I remember when my grandparents retired and moved to Florida. I was in the eighth grade. I also remember how Mama missed them when they moved.
We kids missed them too, but it wasn't quite the same as it was for Mama. Now that I'm an adult and living so far from my own daughters and grandchildren, I can understand.
We were at grandma and grampa's all the time, when they lived in Ohio at Will's Creek, right next to the river. Sometimes, we'd sleep over, while Mama and Daddy went Christmas shopping, or just needed to get away for the weekend.
There were always so many things to do there, and Grampa and Grandma were so good at teaching us things that we hadn't done before.
Both of them worked in Coshocton. Every spring, the river overflowed its banks when the snow melted and ran down from the hills above. To solve the problem of getting home while the water was over the road, Grampa tied a rowboat to a tree on the far side. Then they rowed to the other side and walked the rest of the way up to the cottage.
That was always such an adventure. I used to pretend I was an indian and the rowboat was a handmade birch canoe. That same rowboat took us fishing on the river in the summertime.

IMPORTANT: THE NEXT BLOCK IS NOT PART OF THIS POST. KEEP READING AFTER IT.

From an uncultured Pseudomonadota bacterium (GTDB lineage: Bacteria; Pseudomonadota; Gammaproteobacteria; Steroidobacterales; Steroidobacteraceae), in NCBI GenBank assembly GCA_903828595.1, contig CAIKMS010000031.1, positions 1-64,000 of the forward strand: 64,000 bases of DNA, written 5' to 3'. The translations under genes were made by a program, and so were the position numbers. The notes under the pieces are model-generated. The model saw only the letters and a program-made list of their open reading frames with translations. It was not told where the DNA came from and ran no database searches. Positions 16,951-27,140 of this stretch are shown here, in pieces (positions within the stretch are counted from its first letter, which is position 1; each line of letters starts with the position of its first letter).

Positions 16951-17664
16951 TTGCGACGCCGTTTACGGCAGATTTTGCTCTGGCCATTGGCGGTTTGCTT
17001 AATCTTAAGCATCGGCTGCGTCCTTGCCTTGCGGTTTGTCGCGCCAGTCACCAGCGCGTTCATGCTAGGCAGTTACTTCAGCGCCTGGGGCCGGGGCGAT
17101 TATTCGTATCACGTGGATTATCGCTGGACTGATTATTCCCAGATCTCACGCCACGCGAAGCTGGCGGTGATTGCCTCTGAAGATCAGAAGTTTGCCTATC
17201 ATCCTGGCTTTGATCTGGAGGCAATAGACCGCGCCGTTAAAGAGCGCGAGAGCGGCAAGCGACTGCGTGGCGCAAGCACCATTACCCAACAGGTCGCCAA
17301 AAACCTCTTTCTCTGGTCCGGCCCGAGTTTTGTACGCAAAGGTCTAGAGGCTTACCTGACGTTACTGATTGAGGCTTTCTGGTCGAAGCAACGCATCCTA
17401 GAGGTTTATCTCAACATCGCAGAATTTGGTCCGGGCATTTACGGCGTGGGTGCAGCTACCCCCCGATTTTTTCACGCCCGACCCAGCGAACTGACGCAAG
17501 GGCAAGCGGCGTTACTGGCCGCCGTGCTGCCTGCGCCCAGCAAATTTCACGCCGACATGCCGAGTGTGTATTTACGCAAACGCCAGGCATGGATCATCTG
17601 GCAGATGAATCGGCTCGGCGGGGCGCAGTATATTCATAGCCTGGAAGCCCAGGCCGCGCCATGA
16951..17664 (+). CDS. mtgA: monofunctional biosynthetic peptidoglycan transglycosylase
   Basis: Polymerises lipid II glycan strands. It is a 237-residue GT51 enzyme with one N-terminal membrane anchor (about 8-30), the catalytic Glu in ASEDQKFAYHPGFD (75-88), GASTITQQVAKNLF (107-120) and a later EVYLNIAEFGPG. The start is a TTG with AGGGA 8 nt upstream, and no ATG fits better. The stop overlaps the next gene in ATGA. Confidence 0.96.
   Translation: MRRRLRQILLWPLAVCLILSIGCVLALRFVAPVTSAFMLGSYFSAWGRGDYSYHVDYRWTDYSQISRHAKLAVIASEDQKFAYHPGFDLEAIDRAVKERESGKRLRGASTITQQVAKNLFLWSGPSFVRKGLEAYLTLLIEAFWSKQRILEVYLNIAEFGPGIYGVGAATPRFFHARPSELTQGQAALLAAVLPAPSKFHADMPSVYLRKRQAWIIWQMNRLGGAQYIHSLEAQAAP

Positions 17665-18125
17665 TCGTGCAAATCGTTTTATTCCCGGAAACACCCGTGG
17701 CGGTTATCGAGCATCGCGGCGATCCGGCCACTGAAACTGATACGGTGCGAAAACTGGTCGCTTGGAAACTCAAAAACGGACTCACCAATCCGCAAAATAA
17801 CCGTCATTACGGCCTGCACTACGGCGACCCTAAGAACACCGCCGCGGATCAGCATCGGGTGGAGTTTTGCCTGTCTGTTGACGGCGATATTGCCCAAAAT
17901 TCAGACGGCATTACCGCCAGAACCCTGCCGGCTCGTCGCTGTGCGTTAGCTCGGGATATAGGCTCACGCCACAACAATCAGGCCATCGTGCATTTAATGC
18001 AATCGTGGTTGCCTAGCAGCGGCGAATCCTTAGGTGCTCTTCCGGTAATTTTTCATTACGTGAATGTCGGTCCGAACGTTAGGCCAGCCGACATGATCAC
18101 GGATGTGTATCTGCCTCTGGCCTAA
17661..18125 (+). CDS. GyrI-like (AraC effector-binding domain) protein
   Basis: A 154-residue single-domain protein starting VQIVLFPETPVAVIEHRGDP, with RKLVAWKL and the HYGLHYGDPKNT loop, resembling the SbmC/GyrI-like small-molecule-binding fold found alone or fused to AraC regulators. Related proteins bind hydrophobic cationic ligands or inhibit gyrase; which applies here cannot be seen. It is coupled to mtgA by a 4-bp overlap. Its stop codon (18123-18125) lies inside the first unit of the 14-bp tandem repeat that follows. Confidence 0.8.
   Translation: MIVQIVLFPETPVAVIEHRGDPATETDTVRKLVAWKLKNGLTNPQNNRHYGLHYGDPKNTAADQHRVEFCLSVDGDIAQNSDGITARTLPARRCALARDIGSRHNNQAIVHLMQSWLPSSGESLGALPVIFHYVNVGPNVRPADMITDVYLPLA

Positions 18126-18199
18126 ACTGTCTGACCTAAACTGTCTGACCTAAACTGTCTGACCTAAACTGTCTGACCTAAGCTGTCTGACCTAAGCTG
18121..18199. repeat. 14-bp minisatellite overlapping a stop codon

Grampa would only take one or two of us at a time, because there was a right way and a wrong way to do everything with Grampa Shannon -- he taught us the right way to fish, too.
We learned first that we had to be real quiet, "so's you won't scare the fish away"; how to thread the worm onto the hook; how to safely hold the sunfish or bluegill to take it off the hook; and how to thread the large clasp through their gills and out the mouth, so we could keep the fish all tied together in the water just below the side of the boat. We also had to learn how to clean, scale and filet the fish when we got back to the cottage so Grandma could "cook 'em up".
Grandma always packed a picnic lunch to take with us, along with a plastic pitcher of lemonade, or iced tea. I remember staring at the icky worm-goo on my fingers and the fishy smell of my hands and wondering how in the world I was supposed to eat my sandwich. Well, there was a right way to clean up so you could eat, too.
Grampa said, "CJ, don't be such a crybaby." (Grampa was the only one to ever call me "CJ" back then). Anyway, Grampa showed me how to wash up for lunch when you're fishing in a rowboat out on the river.
"CJ, stick your hands over the side in the water there. Now rub 'em together ... see? They're clean. Now, eat your lunch."
... how I miss him now.